My winter hiking partner and I drove back up to Mt Moosilauke this weekend for a go at the South Peak (4,523 ft), which is also on the Trailwright’s 72 peakbagging list. The weather was a lot more winter-like on this hike with a dusting of snow at the base of the mountain and about 2 inches on the summit. After bagging the South Peak, we continued to the main summit of Mt Moosilauke at (4,802 ft), braving fierce 40 mile an hour winds on the summit cone.
To reach the South Peak, you need to take a short spur trail that forks off from the junction of the Appalachian Trail (Glencliff Trail and the Carriageway Trail. It’s mostly protected from the wind and snow by krumholz except for the final 100 yards or so to the summit cairn. We followed recent moose tracks along this final scramble, only to arrive at a windy, exposed and socked it summit. We quickly turned around and hiked back to the trail junction.We took a fairly direct route to the South Peak, hiking up the Gorge Brook Trail to the Snapper Trail, and then following the Carriageway Trail up to the South Peak Spur. The Snapper Trail is protected by woods and follows a westerly contour at about 950 meters. The real climbing starts after the intersection with the Carriageway Trail up to treeline at about 1350 meters. This trail is more exposed than the Snapper Trail because the woods canopy has been cut back. Although steep, the treadway provides easy hiking, making this trail an excellent way to access the main summit quickly in winter.
From there, we decided to hike up the the main Moosilauke summit. Despite a fierce wind, the air temperature on top of the summit ridge was relatively warm, probably in the mid thirties, reducing the risk of frostnip. Regardless, we bundled up in an additional hard shell layer, donning balaclavas and heavy winter mittens.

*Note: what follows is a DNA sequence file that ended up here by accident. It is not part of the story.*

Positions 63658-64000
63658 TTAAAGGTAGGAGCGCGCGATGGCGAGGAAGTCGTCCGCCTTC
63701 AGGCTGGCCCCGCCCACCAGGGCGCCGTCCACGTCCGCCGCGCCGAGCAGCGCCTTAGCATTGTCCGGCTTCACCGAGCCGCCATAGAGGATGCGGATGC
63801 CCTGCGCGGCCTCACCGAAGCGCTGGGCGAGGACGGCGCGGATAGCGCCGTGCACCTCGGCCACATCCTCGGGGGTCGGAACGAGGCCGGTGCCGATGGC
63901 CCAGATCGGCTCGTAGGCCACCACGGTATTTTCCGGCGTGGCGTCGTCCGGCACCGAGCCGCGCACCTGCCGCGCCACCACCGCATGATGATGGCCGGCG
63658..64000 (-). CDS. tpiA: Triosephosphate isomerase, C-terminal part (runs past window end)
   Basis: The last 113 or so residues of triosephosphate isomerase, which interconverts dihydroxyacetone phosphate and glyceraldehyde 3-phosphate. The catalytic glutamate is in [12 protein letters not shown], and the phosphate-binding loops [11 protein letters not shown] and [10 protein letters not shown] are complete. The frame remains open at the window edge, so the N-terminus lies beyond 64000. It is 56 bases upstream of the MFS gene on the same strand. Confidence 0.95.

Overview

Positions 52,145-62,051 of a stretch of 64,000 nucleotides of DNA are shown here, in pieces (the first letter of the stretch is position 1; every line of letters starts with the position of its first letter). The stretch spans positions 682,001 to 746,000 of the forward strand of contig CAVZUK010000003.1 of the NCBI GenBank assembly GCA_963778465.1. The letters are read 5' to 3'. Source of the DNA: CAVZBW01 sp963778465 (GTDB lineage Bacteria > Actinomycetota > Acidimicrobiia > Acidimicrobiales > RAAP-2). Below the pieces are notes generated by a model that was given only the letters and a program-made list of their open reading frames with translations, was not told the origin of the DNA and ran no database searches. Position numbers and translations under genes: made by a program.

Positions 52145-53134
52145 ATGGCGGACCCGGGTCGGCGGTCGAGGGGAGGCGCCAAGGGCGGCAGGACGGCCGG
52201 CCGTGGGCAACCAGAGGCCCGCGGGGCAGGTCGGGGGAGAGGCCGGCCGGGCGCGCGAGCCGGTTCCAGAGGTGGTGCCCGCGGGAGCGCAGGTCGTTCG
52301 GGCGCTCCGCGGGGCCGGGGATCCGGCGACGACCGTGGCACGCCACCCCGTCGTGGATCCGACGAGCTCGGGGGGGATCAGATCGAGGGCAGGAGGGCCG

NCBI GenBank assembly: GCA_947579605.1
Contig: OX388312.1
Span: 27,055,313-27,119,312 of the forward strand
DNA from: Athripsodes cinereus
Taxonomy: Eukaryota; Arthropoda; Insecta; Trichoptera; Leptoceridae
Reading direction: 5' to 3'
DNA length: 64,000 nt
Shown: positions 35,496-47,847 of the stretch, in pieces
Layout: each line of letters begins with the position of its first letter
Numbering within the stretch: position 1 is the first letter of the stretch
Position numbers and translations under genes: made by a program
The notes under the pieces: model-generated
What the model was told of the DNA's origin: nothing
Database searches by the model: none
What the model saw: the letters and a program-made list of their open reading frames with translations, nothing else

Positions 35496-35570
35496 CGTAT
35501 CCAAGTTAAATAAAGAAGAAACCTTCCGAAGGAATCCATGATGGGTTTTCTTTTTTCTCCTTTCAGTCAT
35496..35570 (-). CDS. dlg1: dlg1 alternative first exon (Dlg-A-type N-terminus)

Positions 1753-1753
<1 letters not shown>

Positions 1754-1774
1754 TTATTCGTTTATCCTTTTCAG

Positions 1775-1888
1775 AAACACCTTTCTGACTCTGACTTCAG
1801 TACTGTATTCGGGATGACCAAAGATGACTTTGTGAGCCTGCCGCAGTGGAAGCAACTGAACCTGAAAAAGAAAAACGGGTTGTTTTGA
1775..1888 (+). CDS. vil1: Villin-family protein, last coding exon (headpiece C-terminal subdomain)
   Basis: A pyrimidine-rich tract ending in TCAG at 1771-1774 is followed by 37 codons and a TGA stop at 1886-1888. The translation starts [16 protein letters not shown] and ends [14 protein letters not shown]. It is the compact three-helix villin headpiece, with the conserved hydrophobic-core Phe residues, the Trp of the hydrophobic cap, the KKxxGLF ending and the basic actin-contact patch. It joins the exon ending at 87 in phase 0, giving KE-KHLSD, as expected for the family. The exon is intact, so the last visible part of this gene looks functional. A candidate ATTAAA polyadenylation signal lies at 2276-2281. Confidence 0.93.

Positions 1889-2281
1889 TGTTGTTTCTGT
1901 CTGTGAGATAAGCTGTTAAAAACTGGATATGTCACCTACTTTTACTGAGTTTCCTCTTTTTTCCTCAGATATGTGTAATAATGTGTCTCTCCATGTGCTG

We had the wind to our back on the final climb up to the summit where the ruins of an old lodge provide a windbreak. There we discussed whether to continue over the summit and down the Gorge Brook Trail, which can be quite icy, or to seek the shelter of the trees, the way we’d come.
By then the cloud cover on the summit has started to break up and we were treated to a view of the South Peak that we’d climbed earlier. It’s impressive how deceiving distances are in winter: The South Peak looked very far away, but we walked right under it again on our way down the mountain, the way we’d come.The wind won and we turned around the way we’d come. As it was, Naturegirl. who’s a wee thing, was being levitated and I was afraid she’d pull a flying nun imitation on me and get blown off the summit. On the way down, we passed a group from the AMC winter hiking program staging a mock injury scenario for a group of students. We didn’t know that when we’d arrived, and only continued after it was clear that our assistance was not needed. (Naturegirl is a WFR and I have a Wilderness First Aid Certificate.)
Total distance for this hike from 7.5 miles in 5 hours with about 2300 feet of elevation gain.